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  1. #1

    Default Staying Put and Hunkering Down

    There seems to be 3 types of storms that will keep a backpacker in his shelter: cold rains, severe cold snap, and deep snowfall/blizzard. What's the longest you've stayed in your shelter to sit out one of these paralyzing storms?(Please, no AT-built shelter stays included).

    Has anyone spent 3 or 4 days at the same spot in a bivy sac? (God help them). How about 3-4 days under a tarp in a blizzard? What's the longest you've had to hole up in a TarpTent?

    I know, most backpackers will say, "Well, when it gets real bad I just pack up and get out as fast as I can, either to a town or hostel if I'm on the AT or back to my car if on a regular backpacking trip". But I'm not interested in the bug outs, I'm interested in backpackers who don't have an exit until the weather clears.

  2. #2
    Registered User Doctari's Avatar
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    For me "only" 16 hours, but mostly because I sleep so good during T-Storms & that was a GREAT T-Storm (I slept straight thru 14 hrs.) and I was in a very sheltered area with a good sturdy tarp. I finally woke up, & sat there for about 30 minutes deciding if it was worth it to head out. I did head out, & was glad I did, as it rained another 14 hrs & I was ready for town (Damascus the next afternoon).
    Curse you Perry the Platypus!

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    Registered User Cheers's Avatar
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    Dunno if this counts but i got pretty sick on the JMT back in 2002 and had to spend 3 days in my tent, camped right next to the San Joquin, about 6 miles from the Muir Trail Ranch. I didn't even have the energy to make it that far. It sucked to be in my microzoid for that amount of time, and kind of scary to be somewhere so remote. I believe the nearest highway was 40 miles away bushwhacking. Not quite the same as being weathered in, but it was just as unpleasant. I was certainly grateful for the extra food i'd packed.
    Cheers

  4. #4

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    Quote Originally Posted by Cheers View Post
    Dunno if this counts but i got pretty sick on the JMT back in 2002 and had to spend 3 days in my tent, camped right next to the San Joquin, about 6 miles from the Muir Trail Ranch. I didn't even have the energy to make it that far. It sucked to be in my microzoid for that amount of time, and kind of scary to be somewhere so remote. I believe the nearest highway was 40 miles away bushwhacking. Not quite the same as being weathered in, but it was just as unpleasant. I was certainly grateful for the extra food i'd packed.
    Cheers
    Now that's what I'm talking about! I should've added a fourth category: Poisoned in the bushes and blown out on the trail: getting sick and staying put. I was by Mt Rogers once and drank cow water and puked all night on some nondescript bald in a cold wind. Which god to call on to get help? I tried all of them, none came by for a visit. But this hurling didn't keep me tentbound for 3 days, I did a dehydrated bug out to the car the next day--12 miles of some weird hiking and stumbling.

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    Nicksaari's Avatar
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    hey Tipi
    my adventures dont compare to yours, i know i read your trip report recently and you were hunkered down for a while due to some nasty weather, but im sure you kept busy reading and keeping sane conversation with Shunka.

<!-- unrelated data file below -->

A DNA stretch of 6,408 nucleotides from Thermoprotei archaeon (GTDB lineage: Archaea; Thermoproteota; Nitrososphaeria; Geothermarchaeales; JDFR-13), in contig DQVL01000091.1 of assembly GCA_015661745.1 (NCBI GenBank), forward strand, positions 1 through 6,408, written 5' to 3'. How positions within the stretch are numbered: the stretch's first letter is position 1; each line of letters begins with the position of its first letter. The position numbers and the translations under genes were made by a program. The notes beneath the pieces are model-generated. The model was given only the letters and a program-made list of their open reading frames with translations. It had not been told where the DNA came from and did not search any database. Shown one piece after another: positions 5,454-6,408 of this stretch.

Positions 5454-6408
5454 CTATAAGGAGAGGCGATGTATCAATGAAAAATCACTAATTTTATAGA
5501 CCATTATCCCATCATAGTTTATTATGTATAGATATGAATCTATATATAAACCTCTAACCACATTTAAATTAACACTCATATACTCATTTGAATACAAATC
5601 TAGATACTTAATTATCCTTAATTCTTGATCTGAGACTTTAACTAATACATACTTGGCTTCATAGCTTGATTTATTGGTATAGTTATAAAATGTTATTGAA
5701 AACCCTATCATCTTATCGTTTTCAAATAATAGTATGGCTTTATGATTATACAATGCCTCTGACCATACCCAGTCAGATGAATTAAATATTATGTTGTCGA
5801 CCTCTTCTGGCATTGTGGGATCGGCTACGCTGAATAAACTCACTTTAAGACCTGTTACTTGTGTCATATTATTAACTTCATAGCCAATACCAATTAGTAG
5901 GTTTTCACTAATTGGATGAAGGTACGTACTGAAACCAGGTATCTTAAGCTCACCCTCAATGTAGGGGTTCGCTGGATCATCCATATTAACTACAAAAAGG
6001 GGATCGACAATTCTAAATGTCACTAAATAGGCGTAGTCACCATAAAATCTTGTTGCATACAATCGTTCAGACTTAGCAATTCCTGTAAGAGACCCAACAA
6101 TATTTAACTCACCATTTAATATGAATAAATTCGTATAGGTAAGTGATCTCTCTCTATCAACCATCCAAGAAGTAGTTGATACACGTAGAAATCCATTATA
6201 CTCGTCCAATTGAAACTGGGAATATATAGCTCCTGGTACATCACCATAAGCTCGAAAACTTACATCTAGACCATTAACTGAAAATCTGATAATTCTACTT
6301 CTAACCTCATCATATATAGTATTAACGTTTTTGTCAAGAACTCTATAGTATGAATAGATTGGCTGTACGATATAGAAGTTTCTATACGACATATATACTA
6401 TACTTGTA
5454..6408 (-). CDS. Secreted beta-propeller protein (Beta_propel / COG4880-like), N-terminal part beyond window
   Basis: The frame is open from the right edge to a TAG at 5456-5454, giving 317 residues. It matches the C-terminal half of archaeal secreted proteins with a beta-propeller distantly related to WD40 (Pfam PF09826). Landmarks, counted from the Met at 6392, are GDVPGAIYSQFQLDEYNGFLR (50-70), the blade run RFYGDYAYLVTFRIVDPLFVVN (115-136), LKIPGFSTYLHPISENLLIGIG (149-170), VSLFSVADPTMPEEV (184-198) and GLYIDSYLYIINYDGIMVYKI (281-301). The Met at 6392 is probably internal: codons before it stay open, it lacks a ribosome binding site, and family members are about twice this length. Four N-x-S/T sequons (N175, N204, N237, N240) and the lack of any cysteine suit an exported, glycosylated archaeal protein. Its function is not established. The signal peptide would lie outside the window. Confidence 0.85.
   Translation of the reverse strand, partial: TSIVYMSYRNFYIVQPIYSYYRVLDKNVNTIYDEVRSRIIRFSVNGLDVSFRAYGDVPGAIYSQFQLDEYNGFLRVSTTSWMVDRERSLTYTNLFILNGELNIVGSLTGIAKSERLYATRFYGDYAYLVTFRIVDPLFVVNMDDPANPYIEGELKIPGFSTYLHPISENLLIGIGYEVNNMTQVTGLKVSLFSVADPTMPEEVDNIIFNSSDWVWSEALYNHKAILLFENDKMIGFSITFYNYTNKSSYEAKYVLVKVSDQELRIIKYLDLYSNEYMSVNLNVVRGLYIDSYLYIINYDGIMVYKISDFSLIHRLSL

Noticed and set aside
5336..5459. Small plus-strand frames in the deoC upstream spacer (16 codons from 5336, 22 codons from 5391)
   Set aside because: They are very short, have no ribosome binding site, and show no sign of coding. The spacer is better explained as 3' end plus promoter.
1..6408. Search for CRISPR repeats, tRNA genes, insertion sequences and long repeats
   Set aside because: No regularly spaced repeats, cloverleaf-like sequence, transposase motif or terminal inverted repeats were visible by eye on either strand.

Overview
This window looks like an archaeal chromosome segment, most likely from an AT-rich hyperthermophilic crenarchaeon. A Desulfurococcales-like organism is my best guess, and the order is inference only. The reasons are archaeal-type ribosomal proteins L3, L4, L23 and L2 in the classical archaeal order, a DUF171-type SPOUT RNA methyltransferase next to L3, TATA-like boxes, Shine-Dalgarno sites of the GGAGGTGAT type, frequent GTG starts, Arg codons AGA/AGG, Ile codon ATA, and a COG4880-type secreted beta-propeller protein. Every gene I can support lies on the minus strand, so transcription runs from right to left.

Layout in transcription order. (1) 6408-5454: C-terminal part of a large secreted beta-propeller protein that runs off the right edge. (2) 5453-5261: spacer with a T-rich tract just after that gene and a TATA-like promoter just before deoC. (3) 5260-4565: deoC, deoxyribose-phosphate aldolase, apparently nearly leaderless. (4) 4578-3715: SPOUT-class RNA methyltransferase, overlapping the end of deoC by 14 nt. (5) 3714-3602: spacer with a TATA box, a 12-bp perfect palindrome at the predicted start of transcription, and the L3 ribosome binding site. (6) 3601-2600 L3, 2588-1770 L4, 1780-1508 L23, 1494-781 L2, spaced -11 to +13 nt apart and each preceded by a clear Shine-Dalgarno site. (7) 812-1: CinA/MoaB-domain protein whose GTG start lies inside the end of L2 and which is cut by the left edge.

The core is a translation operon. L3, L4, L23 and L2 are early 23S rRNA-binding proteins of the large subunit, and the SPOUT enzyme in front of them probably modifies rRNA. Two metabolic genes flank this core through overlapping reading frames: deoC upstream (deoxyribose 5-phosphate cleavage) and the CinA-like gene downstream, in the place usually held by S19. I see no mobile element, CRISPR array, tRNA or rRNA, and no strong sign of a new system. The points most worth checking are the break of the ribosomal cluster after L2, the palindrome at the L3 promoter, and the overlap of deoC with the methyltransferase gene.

i was smart one afternoon, rolling into the byrd's nest #3 when it wasnt an overnight shelter at the time yet. listening to the weather forcasters warning of snow from an Alberta clipper, i decided that it would be gun to gather as much wood as possible in the shelter and prepared to hunker down. i was there for that night, the next day, and the following night. i read "a sand county almanac" twice and watched the snow fall for about twenty hours. i hiked down to the tourist road and had the road all to myself to thorton gap. the rangers were none the wiser.

    and, i purposely payed for one night in the middle of the week renting Doyles River Cabin and got snowed in, and had to "accidentally" stay an extra two nights because of the drive being shut down. because i also had cell phone coverage, i got some friends from UVA to meet me halfway up Brown's Gap fire road and they stayed with me and we ate and drank like kings watching the snowfall. all we were missing was the companionship of intoxicated college girls.

    but enough of my lame adventures: i want to hear Tipi's longest hunker down session. where? how long? under what circumstances? what did you do to pass the time?

    nick

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    Registered User Wise Old Owl's Avatar
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    3 days in a Andre Jamet pup tent (hurricane) rain & wind. Slept though most of it.
    Dogs are excellent judges of character, this fact goes a long way toward explaining why some people don't like being around them.

    Woo

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    Nicksaari's Avatar
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    aaaahhh. now that WOE has brought up hurricanes...
    Hurricane Isabel 2003. hunkered down in Va Beach for the storm and surfed the next four days, and then helped the 'folks clean up. man that was one of the greatest weeks of my life.

    but i def wasnt in a tent.

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    Registered User Wise Old Owl's Avatar
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    Woe? Oh no.... What is the E?

    To answer your question TP my tarp is 8 x10 and I have a small ground sheet I can pitchit high enough to stand up underneath it and use the hammock as a chair. Then I just have to find something to read.
    Dogs are excellent judges of character, this fact goes a long way toward explaining why some people don't like being around them.

    Woo

  9. #9
    The trail is childhood reborn. Simple, carefree, and full of Wonders Captn's Avatar
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    Three days in New Mexico under a 8x10 sil tarp with 8 inches of snow and temps dropping to 8 degrees.

    Fun, fun, fun.

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    Registered User Ramble~On's Avatar
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    I hope to meet a paralyzing storm someday that keeps me hunkered down for 3 days that would be a whoopass storm.